Deck Fascia

Composite Fascia Boards

Deck facia is vertically oriented, so it sheds moisture well, but it is also fully exposed to the brutality of the elements. Wooden and composite fasciae can be cleaned and maintained on the same schedule as the deck boards, and even protected with the same coating.

Clean the fascia of dirt and debris, repair any damage, and lightly sand any rough sections. Apply a UV-resistant sealer, stain, or paint depending on your aesthetic scheme. To minimize maintenance, consider installing PVC fascia or wrapping the existing fascia with metal flashing.

How to Stop Water Pooling on Decking

Water pooling on the deck is different than waterproof sealers causing water to beading. Beads tend to evaporate or run off. Water that is unable to drain off, however, will pool and can damage wood decking or cause slip hazards. Decks should have a slope between 1/8” and 1/4″ per foot to help prevent water pooling.

Unfortunately, thermal expansion, contraction, and cupping can trap water, as can the settling of footings or supports. Check the slope and insert wedges or shims to elevate low spots between decking and joists, or to improve the overall slope.

Ensure the fastener spacing is as recommended to prevent cupping. If the spacing between planks prevents drainage, then adjust them. Water shouldn’t pool if properly sloped.

Maintaining Your Waterproofed Deck

A well-maintained waterproof deck should provide decades of outdoor enjoyment. Set up a maintenance schedule based on the recommendations from manufacturers and installers.

  • Seasonally clean and wash dirt and debris off your deck to keep it looking good.
  • Clean up food slaters and drink spills as they happen.
  • Use dish soap, TSP, or a biodegradable detergent with a soft bristle scrub brush or cloth to wash decking.
  • Be cautious if using a pressure washer on decking as wood is easily damaged.
  • Check under planters and other deck furnishings for trapped moisture or damage.
  • Remove large accumulations of snow as they can damage deck supports.
  • Check for damaged or loose fasteners or components and address issues as they arise.
  • Reset nails or screws if necessary, and check nuts and bolts yearly, or prior to major storms.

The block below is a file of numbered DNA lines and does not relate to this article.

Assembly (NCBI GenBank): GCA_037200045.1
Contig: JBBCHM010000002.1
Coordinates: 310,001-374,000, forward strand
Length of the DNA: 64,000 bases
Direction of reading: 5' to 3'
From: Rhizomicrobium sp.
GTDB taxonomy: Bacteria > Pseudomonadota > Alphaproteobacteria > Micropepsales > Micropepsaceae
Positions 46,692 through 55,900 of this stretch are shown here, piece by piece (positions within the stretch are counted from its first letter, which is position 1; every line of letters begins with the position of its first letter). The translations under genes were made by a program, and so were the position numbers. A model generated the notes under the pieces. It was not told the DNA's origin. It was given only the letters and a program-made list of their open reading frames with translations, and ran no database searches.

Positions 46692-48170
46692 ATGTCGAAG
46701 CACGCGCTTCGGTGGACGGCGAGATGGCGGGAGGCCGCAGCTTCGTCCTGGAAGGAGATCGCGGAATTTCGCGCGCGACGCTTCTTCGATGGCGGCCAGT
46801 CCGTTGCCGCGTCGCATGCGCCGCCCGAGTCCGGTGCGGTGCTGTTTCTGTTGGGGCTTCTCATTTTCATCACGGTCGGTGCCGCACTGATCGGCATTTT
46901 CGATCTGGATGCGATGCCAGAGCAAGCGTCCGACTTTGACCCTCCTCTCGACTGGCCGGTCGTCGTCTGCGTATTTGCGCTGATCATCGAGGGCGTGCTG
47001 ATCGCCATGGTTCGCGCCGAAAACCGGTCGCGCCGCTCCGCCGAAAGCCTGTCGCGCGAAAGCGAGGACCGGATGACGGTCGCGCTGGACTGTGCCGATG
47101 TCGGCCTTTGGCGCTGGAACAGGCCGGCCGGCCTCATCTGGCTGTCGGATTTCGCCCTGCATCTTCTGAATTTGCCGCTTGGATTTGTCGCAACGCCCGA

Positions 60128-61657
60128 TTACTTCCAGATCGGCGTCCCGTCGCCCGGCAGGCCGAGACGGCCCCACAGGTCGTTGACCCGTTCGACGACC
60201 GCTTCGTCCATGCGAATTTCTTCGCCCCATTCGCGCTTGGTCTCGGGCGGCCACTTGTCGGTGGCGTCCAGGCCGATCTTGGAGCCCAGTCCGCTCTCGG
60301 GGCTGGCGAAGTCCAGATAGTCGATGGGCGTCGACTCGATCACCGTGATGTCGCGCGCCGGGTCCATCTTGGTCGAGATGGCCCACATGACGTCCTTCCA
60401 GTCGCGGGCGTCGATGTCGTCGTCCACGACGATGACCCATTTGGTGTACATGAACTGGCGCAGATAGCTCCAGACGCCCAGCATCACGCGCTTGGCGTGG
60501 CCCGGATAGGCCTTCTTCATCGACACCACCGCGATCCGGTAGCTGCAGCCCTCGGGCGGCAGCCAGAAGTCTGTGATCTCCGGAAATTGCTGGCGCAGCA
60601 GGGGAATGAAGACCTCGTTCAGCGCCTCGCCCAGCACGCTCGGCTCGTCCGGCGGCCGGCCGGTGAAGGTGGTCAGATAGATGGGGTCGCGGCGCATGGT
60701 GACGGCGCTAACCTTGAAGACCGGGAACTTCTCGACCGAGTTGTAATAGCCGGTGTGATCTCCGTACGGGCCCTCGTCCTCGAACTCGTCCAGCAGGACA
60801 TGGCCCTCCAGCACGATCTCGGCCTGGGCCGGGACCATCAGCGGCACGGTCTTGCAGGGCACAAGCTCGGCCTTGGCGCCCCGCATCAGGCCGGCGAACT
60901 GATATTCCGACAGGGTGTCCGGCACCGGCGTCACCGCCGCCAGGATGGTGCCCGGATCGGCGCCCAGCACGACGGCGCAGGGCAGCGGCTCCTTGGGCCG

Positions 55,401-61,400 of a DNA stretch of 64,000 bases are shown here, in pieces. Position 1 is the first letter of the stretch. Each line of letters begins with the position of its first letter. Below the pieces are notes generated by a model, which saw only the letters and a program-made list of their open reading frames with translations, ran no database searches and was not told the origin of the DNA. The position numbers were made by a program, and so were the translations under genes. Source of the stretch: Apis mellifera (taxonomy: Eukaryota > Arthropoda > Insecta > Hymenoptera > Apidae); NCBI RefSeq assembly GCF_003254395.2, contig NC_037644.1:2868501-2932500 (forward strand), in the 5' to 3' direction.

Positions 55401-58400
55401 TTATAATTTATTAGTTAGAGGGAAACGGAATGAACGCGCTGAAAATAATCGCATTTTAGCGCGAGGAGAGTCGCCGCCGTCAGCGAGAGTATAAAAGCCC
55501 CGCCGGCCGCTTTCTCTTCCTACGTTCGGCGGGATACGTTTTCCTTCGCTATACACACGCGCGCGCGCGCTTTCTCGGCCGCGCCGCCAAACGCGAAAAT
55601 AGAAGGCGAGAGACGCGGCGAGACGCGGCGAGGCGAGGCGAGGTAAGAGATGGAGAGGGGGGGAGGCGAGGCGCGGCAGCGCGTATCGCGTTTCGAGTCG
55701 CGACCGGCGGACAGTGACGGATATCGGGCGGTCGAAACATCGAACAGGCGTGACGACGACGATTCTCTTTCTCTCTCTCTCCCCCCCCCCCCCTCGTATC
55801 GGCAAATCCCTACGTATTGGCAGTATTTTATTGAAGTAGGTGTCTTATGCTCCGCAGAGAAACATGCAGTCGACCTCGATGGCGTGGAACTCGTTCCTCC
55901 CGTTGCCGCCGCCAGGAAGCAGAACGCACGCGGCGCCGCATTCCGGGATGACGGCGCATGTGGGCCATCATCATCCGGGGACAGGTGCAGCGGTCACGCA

• Inspect caulking or sealants and flashing in the spring to ensure they aren’t cracked, lifted, or separated.
  • If sealer, stain, or paint is worn, refurbish it as it protects the decking from rot and deterioration.

Additionally, check all seams and connections of under-deck drainage, if applicable, and ensure it is clear of dirt and debris. Blockages in drainage troughs between joists, downspouts, and water removal systems can cause significant damage if not addressed quickly.

How Much Does It Cost to Waterproof a Deck?

The cost to waterproof a deck depends on the size of the deck, who is doing the work, the quality of the materials, and what is meant by waterproofing. It also depends on if the deck is already built, or if it’s a new build. For purposes of simplicity, we’ll go with an existing deck.

Cleaning the deck boards and applying two coats of quality sealer or stain will range from $0.20 to $0.60 if doing it yourself, and $0.75 to $3.50/sqft or more if hiring it out. Depending on railing and stair styles and complexity, the cost ranges from $1/linear foot for a DIYer and up to $7 or more for a hired job. These tasks usually need to be done every 2 to 5 years depending on exposure climate.

An under-deck drainage system is a one-time cost that will vary based on the kind installed, type of material, color, deck size, and who does the work. The retail cost of materials for a 10’x20’ above or below joist deck drainage system ranges from $1,200 to $1,600 or $6 to $8 per square foot.

Hiring the work done will add about 25% to 50% to the material costs, although some installers may charge much more.

Leave a Comment